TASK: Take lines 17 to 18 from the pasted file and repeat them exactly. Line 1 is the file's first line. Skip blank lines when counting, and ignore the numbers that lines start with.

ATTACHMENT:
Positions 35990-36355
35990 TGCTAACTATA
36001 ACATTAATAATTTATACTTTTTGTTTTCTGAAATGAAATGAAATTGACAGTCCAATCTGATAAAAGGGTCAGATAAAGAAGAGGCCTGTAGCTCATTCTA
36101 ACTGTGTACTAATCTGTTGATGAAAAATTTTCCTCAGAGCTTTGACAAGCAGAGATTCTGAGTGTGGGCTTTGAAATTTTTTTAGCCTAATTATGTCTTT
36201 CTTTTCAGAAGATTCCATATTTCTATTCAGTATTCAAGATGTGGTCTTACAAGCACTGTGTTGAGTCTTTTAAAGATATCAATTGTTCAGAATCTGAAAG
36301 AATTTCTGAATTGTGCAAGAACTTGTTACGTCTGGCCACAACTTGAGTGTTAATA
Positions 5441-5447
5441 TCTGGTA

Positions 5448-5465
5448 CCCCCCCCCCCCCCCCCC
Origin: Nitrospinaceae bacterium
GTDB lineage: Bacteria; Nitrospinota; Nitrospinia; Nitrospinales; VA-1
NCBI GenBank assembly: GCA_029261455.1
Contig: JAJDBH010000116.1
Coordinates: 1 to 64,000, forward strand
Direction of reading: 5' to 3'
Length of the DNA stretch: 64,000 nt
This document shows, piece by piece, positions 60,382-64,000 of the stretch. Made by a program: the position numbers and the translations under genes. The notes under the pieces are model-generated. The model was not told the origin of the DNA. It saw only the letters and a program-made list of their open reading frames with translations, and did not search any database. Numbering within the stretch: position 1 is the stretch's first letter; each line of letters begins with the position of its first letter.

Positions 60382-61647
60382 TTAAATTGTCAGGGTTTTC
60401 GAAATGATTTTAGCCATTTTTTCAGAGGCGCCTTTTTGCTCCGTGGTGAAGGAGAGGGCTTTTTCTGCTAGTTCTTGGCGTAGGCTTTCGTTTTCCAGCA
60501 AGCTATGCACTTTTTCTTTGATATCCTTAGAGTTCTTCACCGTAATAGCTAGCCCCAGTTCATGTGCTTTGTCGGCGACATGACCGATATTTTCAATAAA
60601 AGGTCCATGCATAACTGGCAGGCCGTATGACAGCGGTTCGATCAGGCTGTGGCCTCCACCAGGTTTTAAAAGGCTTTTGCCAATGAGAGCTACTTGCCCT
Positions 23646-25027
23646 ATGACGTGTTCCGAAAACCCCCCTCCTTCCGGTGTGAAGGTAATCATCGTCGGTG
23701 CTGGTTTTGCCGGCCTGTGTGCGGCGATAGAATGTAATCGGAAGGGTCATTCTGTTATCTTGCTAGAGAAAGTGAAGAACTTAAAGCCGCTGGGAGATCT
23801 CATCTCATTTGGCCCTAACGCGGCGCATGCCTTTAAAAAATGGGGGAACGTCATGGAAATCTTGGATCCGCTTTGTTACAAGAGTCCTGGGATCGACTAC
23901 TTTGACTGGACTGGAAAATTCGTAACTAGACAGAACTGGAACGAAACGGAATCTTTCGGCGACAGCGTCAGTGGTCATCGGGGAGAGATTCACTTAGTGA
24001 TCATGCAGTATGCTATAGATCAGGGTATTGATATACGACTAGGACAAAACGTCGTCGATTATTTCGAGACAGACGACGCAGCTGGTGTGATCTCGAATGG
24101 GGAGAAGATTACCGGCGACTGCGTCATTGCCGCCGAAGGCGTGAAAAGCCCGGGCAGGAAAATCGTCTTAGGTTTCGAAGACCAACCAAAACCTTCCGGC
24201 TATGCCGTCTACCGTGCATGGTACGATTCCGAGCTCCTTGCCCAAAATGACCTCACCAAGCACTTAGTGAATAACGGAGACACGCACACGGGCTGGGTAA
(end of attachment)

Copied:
Length of the DNA stretch: 64,000 nt
This document shows, piece by piece, positions 60,382-64,000 of the stretch. Made by a program: the position numbers and the translations under genes. The notes under the pieces are model-generated. The model was not told the origin of the DNA. It saw only the letters and a program-made list of their open reading frames with translations, and did not search any database. Numbering within the stretch: position 1 is the stretch's first letter; each line of letters begins with the position of its first letter.